While this is back-to-school week for some, I’m now back from school, having just finished teaching a business ethics course for executive MBA students.
The first question raised in this class – “What do we mean by business ethics?” – may be of interest not only to students but also to organizations and their advisors seeking to address the recommendations of the OECD anti-bribery working group that companies should “develop and adopt adequate internal controls, ethics and compliance programmes…” (emphasis added).
In the most traditional sense, business ethics is generally based on several schools of philosophy, particularly Aristotle’s virtue ethics, Bentham’s utilitarianism and Kant’s deontology. But other disciplines are relevant, too – particularly when one views ethics as not only providing a framework for identifying what is right and wrong but also for ensuring that individuals act in desirable ways based upon such knowledge.
One of these disciplines is psychology. In his truly fascinating book Experiments in Ethics (Harvard 2008), Anthony Appiah recounts how much philosophy has become unmoored from a practical understanding of human nature, but how this gap is now being closed by, among other things, behavioral science. Both that book and the equally important Blind Spots by Max Bazerman and Ann Tenbrunsel (Princeton 2011) describe countless behaviorist experiments showing the startlingly small role that pure rational thought often plays in shaping real-life ethical decision making.
There are three dimensions to how this behavioral ethics knowledge is relevant to MBA students – and to others in the business world. First, it can help them be alert to a wide range of possible ethical pitfalls in their individual careers. Second, it can aid managers in ensuring that their organizations act ethically. Third, behavioral ethics learning can make them more effective citizens (a word used broadly here), an increasingly important role given the many ills the world now faces requiring the attention of business people.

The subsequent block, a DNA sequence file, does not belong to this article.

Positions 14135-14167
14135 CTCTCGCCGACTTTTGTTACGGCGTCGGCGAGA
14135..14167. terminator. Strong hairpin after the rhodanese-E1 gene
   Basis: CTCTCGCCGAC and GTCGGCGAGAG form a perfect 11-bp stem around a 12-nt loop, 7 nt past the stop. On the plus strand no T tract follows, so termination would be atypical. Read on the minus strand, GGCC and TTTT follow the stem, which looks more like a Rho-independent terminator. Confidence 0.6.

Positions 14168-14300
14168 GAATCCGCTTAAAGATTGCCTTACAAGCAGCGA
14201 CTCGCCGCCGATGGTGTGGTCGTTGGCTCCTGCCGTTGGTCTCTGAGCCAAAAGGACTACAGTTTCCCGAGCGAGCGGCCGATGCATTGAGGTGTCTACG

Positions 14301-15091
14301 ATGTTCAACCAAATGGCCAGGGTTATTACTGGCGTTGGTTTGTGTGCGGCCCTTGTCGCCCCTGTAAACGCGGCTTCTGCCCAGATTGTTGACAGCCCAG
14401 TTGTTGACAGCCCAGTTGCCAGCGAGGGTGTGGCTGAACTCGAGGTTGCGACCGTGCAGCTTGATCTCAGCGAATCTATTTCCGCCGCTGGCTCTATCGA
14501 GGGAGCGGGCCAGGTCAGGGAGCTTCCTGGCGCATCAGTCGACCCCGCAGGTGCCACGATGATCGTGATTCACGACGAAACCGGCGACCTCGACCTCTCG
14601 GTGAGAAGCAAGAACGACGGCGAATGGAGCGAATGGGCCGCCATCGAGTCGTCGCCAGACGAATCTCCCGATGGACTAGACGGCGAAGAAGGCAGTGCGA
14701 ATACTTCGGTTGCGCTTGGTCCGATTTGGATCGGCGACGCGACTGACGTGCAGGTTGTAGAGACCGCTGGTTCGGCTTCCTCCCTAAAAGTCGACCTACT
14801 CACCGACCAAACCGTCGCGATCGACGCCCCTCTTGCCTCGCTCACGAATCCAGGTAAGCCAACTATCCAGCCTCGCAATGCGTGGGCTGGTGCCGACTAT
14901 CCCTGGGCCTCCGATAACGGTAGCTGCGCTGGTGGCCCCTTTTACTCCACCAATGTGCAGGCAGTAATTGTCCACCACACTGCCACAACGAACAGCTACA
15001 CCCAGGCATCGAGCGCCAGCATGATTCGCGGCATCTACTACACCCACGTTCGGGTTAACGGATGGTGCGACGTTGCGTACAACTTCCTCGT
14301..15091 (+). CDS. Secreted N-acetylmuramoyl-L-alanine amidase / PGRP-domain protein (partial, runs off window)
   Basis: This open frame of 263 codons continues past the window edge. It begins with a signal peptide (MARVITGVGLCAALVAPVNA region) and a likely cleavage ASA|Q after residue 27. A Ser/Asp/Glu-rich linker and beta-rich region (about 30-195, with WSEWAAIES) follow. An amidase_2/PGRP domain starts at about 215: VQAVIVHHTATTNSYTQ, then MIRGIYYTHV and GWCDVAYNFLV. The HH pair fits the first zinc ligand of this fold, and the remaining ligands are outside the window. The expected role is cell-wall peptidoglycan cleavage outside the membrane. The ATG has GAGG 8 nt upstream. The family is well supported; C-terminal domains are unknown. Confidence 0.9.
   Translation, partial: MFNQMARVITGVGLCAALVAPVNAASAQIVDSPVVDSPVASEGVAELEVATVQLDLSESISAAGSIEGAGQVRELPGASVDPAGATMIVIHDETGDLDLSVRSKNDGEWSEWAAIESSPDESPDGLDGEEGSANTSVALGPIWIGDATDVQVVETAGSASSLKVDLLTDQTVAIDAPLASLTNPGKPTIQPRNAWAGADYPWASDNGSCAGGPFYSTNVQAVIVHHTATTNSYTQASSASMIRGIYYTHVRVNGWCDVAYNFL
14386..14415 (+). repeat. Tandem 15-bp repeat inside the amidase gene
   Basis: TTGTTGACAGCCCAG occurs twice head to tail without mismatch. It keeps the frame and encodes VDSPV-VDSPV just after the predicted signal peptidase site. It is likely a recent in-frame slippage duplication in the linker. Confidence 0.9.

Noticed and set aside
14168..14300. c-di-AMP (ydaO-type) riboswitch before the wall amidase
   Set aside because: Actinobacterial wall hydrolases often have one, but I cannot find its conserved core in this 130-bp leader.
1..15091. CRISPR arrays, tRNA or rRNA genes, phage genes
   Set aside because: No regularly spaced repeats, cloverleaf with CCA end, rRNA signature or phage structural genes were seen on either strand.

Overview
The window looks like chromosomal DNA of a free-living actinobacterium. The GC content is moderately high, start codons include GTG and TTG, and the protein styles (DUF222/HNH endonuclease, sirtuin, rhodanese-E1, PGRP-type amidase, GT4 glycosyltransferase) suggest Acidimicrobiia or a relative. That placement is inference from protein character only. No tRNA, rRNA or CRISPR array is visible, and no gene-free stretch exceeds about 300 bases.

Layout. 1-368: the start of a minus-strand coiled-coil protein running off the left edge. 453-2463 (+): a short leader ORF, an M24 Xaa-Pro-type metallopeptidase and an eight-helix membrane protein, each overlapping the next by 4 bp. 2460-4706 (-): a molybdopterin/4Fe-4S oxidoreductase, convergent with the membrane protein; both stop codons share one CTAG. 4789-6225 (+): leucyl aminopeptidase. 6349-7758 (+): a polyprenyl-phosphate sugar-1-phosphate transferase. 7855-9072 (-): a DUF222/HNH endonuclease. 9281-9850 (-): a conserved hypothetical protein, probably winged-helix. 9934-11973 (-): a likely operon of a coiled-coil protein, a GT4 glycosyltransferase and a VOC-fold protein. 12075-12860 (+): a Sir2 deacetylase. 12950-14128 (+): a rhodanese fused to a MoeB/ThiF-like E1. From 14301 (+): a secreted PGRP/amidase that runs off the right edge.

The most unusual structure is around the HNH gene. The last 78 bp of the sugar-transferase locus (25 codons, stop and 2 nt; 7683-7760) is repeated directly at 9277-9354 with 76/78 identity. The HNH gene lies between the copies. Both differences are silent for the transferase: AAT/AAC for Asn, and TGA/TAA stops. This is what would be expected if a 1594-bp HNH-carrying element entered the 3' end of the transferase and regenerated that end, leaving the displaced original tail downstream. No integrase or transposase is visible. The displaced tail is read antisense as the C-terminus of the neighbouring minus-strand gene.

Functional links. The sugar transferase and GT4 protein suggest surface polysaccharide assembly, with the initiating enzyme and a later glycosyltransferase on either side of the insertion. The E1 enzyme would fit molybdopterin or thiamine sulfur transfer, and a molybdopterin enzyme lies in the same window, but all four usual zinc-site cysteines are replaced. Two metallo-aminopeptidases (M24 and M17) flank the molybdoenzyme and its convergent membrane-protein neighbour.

The discipline of management itself should also play an important role in business ethics instruction, particularly regarding the second of the above three dimensions (ensuring that one’s organization acts ethically). Although compliance programs arise from legal standards, at bottom their design and operation are based on the application of sound management practices to the particular challenge of promoting lawful and ethical conduct by organizations. Bringing management skills and knowledge to the field of ethics – for instance, as reflected in the recent UN human rights due diligence standards – is something that business students (and business persons) can do well.
Aspects of economics are important to business ethics, too, particularly to understanding how incentives can promote both ethical and unethical behavior. While this has always been true, the unprecedented attention in the past few years to moral-hazard based risks is helping bring economics into the business ethics mainstream. Not surprisingly, given the training that they often have in economics, many MBA students show a keen interest in and facility for this aspect of business ethics. (For more on this see The First Word On Compliance Incentives.)